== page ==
Summary: If we are to be fulfilled as God wants to bring us fulfillment, we must gain the proper perspective on our society and the world in which we live.
The idea of peace dominates the Bible. There are four hundred references to peace in the Bible. It opens with peace in the Garden of Eden and closes with peace in the new heavens and new earth. In fact, a study of redemptive history could be made from the standpoint of peace. Man’s sin interrupted our peace with God. At the cross, Christ became our peace. Because Jesus has provided peace, there can be peace in the heart of one who comes to know Him. One day, Jesus will come again and will establish an eternal kingdom of peace.
God is referred to in Scripture as the “God of Peace” (Romans 15:33), yet there is no peace in our world. There are two reasons for this:
1) The opposition of Satan; and
2) The disobedience of men.
But when a man makes peace with God through faith in Christ, he is commissioned by God to become an agent for peace. That’s what this Beatitude is speaking about.
“Your desire to tell the good news about peace should be like shoes on your feet.” - Ephesians 6:15 (CEV)
As we think about our task in society as peacemakers, we can take as our clue on how to fulfill this calling the fact that the peacemaker will be called a “son of God.” Since this is the case, it stands to reason that we can learn a lot about peace making from THE Son of God. Indeed, he has told us to go about the task He has given us in the same way He went about the task the Father had assigned Him.
“Jesus said, ‘Peace be with you! As the Father has sent me, I am sending you.’” - John 20:21 (NIV)
With this in mind, let’s think about being a peacemaker in a world that is at war with God.
1. Making peace.
The world’s peacemakers have a terrible record. The peace they hail today is gone tomorrow. It has been said, ‘Washington has lots of peace monuments. They build one after each war.” Peace, as the world conceives of it, is merely a moment when everyone stops to reload.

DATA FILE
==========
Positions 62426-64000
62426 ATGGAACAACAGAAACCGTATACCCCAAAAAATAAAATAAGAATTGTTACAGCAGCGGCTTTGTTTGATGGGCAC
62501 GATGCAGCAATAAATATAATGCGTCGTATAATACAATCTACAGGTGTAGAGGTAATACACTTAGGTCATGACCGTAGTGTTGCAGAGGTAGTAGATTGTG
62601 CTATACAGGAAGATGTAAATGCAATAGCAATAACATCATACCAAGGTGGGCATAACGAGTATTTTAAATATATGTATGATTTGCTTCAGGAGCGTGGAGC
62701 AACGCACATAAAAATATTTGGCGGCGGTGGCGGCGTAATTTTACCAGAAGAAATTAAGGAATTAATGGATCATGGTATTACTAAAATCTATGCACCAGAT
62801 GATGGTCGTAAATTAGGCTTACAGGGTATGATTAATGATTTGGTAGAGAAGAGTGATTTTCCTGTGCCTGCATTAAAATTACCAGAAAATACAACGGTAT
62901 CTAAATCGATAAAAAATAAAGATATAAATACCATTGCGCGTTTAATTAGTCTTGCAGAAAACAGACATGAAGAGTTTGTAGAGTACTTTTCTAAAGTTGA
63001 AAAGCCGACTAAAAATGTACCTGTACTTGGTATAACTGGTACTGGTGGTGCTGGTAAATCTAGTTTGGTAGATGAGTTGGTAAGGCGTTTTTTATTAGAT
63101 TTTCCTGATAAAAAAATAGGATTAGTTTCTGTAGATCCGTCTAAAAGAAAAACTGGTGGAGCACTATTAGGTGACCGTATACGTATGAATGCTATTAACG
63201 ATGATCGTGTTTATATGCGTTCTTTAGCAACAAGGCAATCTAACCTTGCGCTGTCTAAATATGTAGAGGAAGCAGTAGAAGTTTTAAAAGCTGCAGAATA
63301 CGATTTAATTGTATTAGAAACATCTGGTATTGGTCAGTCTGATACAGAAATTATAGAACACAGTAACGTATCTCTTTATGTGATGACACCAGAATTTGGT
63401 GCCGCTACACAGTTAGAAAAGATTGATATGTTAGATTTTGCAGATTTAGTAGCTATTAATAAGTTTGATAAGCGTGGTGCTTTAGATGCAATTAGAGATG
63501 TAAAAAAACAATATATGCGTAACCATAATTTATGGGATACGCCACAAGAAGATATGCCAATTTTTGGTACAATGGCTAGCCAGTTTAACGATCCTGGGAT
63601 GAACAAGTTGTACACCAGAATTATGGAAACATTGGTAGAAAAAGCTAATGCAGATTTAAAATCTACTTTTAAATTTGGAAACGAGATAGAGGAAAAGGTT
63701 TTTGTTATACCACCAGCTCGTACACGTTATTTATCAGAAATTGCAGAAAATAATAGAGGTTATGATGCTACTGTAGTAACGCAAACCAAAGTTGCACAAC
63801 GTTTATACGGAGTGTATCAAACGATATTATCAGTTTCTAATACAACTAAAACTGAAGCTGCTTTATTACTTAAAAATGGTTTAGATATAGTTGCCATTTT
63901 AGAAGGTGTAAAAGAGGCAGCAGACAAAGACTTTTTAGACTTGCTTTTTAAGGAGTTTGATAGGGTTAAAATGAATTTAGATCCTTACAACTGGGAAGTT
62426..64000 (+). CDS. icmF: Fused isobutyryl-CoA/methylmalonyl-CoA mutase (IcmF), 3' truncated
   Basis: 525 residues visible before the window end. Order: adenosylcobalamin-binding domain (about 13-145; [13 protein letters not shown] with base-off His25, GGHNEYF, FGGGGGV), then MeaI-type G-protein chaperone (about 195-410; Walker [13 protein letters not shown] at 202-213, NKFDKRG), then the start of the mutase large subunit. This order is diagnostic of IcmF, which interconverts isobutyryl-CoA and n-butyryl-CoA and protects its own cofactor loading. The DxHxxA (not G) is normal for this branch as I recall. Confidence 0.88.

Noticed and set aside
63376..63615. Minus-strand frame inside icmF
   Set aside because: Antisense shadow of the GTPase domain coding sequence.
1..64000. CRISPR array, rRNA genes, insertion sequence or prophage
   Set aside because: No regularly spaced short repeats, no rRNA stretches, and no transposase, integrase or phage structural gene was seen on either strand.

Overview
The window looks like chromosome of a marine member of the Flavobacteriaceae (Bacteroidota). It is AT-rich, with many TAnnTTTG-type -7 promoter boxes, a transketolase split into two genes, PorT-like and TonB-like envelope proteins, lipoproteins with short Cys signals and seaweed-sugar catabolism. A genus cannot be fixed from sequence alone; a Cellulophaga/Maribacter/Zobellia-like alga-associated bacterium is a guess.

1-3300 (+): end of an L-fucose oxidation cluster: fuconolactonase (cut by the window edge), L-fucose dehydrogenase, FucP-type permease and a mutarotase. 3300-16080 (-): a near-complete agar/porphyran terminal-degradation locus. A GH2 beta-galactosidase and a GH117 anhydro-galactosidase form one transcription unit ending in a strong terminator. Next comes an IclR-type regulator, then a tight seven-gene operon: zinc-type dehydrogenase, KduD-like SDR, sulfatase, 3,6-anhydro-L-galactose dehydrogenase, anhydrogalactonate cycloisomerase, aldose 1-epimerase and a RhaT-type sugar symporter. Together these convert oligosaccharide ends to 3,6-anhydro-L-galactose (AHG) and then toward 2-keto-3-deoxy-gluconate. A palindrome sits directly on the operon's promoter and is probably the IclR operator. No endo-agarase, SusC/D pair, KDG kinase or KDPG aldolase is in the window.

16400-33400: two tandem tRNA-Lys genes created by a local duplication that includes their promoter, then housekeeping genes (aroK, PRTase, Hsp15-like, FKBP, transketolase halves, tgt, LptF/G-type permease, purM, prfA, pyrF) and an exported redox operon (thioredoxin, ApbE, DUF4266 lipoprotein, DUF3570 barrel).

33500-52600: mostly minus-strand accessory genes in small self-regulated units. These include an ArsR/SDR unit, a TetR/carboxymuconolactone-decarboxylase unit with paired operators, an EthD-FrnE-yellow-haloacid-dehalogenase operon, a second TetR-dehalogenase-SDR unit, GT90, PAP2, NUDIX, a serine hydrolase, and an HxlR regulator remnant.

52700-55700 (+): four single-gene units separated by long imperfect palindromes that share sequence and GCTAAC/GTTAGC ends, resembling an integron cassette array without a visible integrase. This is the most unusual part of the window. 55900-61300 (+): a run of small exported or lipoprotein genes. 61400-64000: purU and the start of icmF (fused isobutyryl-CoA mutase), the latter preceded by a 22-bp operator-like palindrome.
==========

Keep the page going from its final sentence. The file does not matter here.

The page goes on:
Which brings us to something that is important for us to understand.
There is a big difference between making a truce and making peace. A truce just says you don’t shoot at each other for a while. Peace, however, comes when the truth is known, the issue is settled, and the parties embrace each other.
In 1945, the United Nations brought itself together with the motto, “To have succeeding generations free from the scourge of war.” Since 1945, there has not been one day of peace on earth.
We have had no global peace, no political peace, no social peace, no domestic peace, and no personal peace. There is no peace in men’s hearts or in the world, because men have no peace with God.
That’s where the peacemaker comes in. The peacemaker is one who has made his peace with God. He is one who has come to know the truth, settle the issue and embrace the One he once had fought against. He has come to know the truth as revealed in Christ, settled the issue of his personal salvation through repentance toward God and faith in Christ, and has embraced God has his heavenly Father.
“Therefore, since we are justified (acquitted, declared righteous, and given a right standing with God) through faith, let us [grasp the fact that we] have [the peace of reconciliation to hold and to enjoy] peace with God through our Lord Jesus Christ (the Messiah, the Anointed One).” - Romans 5:1 (Amplified)